energy markets

Green Energy FTW!

photo shows a wind farm across hills

For years we’ve had the theory that the next energy revolution would come from the declining costs of solar energy and battery storage.

According to research by Bloomberg, the most cost-effective way to provide new electricity generation for two-thirds of the Earth’s people right now is either solar or wind. The pattern is clear: green energy is winning.

Green energy costs continue to drop. Battery storage is 50% cheaper than it was two years ago. Wind projects are benefitting from larger scale. Solar photovoltaics continue to improve efficiency as time goes on.

These studies are based on actual costs of utility-scale projects. Compelling economics are the key factor—not a shift in consumer behavior. It remains to be seen whether dispersed generation and storage in user-owned systems reshapes the utility industry in the future.

Battery technology improvement has an impact on the price of electric vehicles, since batteries can represent about 30% of the total vehicle cost. Despite advantages in maintenance and fuel expense, acquisition cost remains a hurdle to wider adoption of electric cars and trucks.

But current trends point to a future in which electric vehicles cost less than those powered by internal combustion engines.

We think about winners and losers as the future unfolds. Companies that produce and transport fossil fuels for electricity generation may face a dimmer future. Those that provide the materials needed for the new equipment may prosper. Less expensive electricity will have effects we cannot predict, just as past energy revolutions reshaped society.

We will continue to research and think about these issues. Clients, if you would like to talk about this or share your views, please email us or call.


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This Will Change the World

© Can Stock Photo / martin33

The human tendency is to believe that present circumstances will continue. The gap between expectations and unfolding reality is where profit potential lives. Therefore understanding unanticipated change is one of the key tasks in our quest for investment gains.

Two related trends are about to unleash massive change and opportunity. If we can puzzle out some of the ramifications, it may serve us very well.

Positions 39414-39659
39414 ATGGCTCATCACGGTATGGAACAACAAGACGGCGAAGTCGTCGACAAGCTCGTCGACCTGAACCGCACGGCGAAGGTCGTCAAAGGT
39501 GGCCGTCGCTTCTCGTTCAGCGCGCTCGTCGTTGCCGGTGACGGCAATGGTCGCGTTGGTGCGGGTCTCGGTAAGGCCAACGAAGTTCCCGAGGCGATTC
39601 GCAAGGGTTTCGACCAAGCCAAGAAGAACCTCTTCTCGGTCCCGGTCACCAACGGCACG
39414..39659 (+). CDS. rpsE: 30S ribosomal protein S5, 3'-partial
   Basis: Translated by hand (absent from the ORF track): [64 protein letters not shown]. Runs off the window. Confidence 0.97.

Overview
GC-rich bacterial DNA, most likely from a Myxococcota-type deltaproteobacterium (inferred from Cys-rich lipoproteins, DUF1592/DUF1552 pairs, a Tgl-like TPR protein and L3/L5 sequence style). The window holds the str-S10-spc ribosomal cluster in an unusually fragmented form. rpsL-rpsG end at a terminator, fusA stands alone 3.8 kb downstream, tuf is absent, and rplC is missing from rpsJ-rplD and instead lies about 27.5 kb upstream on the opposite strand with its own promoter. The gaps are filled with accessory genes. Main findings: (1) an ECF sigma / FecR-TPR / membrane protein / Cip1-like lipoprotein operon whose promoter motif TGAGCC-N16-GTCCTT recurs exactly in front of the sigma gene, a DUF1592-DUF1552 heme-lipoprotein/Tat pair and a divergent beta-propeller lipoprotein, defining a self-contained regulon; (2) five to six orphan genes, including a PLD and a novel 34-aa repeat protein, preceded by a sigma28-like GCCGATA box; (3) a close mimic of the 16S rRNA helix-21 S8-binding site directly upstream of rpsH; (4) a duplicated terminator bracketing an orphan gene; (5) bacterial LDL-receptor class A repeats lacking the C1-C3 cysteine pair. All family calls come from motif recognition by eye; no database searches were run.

Solar power, being a technology, is declining in cost about ten percent per year. In some applications, it is already competitive with more conventional sources. As the cost continues to decline, we may surmise that solar power will represent an increasing fraction of world energy production—and the overall cost of electricity may begin to fall.

The second trend is the declining cost of energy storage. Bloomberg recently reported on the ribbon-cutting of a power-plant size array of batteries, in California, for meeting peaks in demand. The cost of the facility is twice that of a conventional natural gas peaking plant.

Although paying double does not seem to be an economic threat to the old way of doing things, Bloomberg reports that the cost of storage on that scale has dropped 90% in a decade. Again, energy storage is a technology, and the cost of technology tends to drop over time. We know how this works, right?

Connect the dots: we soon may have ever-cheaper energy available when we need it, courtesy of what we might call the Next Energy Revolution.

Economic history is largely a story of new sources of energy. Water power and steam power launched the modern era more than two centuries ago, with the Industrial Revolution. Petroleum in all its forms was central to the astonishing change and growth in the 20th century. What changes will the next revolution bring?

• Given lower costs for energy, will households consume more of it, or spend more money on other things?

• Will less developed areas of the world modernize more rapidly, powered by the sun?

• Does this hasten the rise of electric vehicles?

• Which companies or industries will be helped by cheaper energy? Which will suffer?

• How much wealthier will the world be, as a consequence?

Change brings opportunities and threats. We have begun to identify winners and losers in the next energy revolution. Much more study and thought will be required. Please call or email us if you would like to discuss how this affects your situation.


The opinions voiced in this material are for general information only and are not intended to provide specific advice or recommendations for any individual. All performance referenced is historical and is no guarantee of future results.